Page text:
Atty. Ralph D. Sherman
130 West Main Street New Britain, Connecticut 06052
tel. (860) 229-0213 fax (860) 229-0235 e-mail email@example.com
The Second Amendment (Part 2): The "justification" clause
This is the second in a series of columns on the meaning and interpretation of the Second Amendment: "A well regulated Militia being necessary to the security of a free State, the right of the people to keep and bear Arms shall not be infringed."
The language of the amendment is far from clear to today's readers. The first 13 words form what is known as the "justification clause." It's the only justification clause in the Bill of Rights, and it's often cited by those who argue that the Second Amendment does not guarantee a right to individual citizens.
In analyzing the justification clause, two basic questions arise. One is: Who is the militia? This question is very important, and I'll address it in the future. The more fundamental question is: Does it matter? That is, does the justification clause matter? Does it limit the right, or does it just explain why the framers thought it the right was important to include in the Bill of Rights?
The short answer is all I can give in the limited space of this column. The fact is, the writings of the framers show that they thought of the Second Amendment right as something that existed before and independently of the Bill of Rights. In other words, the right was not granted by the Second Amendment; the right was inherent in citizens as human beings.
Further, although the writing style of the amendment seems strange to us today, it was not unusual 200 years ago to include a justification clause in a constitutional provision. For example, Rhode Island's first constitution stated: "The liberty of the press being essential to the security of freedom in a state, any person may publish sentiments on any subject, being responsible for the abuse of that liberty..." No one today would argue seriously that the liberty of a publication like the National Enquirer is "essential to the security of freedom in a state." But we do believe that freedom of the press is a broad thing, broader than the scope of Rhode Island's justification clause, broad enough to cover the National Enquirer.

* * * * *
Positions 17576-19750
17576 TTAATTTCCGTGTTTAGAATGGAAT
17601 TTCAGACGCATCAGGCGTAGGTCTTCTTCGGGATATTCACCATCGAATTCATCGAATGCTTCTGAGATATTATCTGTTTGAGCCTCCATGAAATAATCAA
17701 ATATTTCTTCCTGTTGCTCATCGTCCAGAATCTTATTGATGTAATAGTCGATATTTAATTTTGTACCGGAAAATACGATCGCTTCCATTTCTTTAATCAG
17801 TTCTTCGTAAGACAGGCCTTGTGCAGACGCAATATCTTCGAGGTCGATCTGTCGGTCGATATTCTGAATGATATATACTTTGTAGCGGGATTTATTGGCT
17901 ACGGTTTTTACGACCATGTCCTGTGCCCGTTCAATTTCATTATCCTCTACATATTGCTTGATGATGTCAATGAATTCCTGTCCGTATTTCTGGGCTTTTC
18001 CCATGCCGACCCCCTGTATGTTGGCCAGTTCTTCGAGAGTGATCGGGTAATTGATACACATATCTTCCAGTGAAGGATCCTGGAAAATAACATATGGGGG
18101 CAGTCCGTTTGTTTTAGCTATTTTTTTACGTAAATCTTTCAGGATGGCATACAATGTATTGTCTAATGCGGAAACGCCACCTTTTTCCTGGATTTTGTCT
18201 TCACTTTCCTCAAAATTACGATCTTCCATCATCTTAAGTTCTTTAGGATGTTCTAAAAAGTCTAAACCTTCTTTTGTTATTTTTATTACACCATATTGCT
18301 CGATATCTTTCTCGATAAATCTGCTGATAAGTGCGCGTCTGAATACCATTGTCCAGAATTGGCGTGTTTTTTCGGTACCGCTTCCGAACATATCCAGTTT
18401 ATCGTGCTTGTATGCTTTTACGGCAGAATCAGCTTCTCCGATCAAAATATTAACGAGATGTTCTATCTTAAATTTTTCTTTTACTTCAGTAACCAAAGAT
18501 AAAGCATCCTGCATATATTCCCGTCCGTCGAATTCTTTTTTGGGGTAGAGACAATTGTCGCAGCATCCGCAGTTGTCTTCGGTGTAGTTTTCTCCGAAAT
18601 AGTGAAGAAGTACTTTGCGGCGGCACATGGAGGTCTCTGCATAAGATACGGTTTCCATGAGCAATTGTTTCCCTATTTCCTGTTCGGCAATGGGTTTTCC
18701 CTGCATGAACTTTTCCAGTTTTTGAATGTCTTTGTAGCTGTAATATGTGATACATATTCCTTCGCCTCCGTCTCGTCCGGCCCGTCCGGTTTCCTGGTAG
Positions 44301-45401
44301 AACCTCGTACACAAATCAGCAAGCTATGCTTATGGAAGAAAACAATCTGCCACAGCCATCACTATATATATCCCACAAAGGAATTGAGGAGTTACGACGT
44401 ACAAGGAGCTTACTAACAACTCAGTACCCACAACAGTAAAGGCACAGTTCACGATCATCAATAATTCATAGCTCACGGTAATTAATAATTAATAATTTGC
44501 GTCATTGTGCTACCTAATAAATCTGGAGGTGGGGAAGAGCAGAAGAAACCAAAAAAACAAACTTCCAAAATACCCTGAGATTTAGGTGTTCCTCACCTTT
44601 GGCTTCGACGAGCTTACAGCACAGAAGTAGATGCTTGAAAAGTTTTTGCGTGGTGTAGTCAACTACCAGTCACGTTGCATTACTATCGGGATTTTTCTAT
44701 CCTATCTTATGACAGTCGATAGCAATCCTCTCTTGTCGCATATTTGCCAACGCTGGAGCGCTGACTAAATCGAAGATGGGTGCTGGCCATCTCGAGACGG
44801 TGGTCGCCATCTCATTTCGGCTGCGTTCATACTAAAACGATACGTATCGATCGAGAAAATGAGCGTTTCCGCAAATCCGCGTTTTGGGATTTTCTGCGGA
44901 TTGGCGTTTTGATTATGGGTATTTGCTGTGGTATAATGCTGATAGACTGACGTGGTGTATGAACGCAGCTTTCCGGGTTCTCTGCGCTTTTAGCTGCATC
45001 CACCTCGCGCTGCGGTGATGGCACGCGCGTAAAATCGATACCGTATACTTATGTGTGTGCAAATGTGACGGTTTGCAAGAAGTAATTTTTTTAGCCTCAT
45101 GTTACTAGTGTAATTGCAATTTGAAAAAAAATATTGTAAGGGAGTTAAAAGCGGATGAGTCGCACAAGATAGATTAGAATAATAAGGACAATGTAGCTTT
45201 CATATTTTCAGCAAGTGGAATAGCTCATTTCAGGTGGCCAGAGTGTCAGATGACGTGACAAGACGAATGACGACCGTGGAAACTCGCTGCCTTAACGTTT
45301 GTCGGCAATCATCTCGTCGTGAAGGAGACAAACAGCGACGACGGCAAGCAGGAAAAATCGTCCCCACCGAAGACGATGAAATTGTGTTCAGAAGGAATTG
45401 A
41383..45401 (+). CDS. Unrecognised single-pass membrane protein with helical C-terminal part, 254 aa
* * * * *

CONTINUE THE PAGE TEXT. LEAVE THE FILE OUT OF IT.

Similarly, a provision of New Hampshire's 1784 constitution stated: "In criminal prosecutions, the trial of the facts in the vicinity where they happen is so essential to the security of the life, liberty, and estate of the citizen, that no crime or offence ought to be tried in any other county than that in which it is committed..." This justification was based on the fact that it would be difficult to ascertain the truth if the trial were held far away, because witnesses would be reluctant to travel. Today, with different justification, criminal defense attorneys sometimes want to move a trial to a location far from where the alleged crime was committed. But the defendant still has the right to a local trial, even though the 1784 justification may not matter to him.
So while the framers believed that the need for "a well-regulated militia" was a justification of the Second Amendment guarantee, the right existed independently of the framers' words. And there could be other valid justifications besides the one stated in the amendment.
To give our political opponents the benefit of the doubt, however, I will discuss the "militia" question in my next column.
Any readers who would like citations to books, articles, etc., on this topic should feel free to e-mail me.
Copyright 1998 by Ralph D. Sherman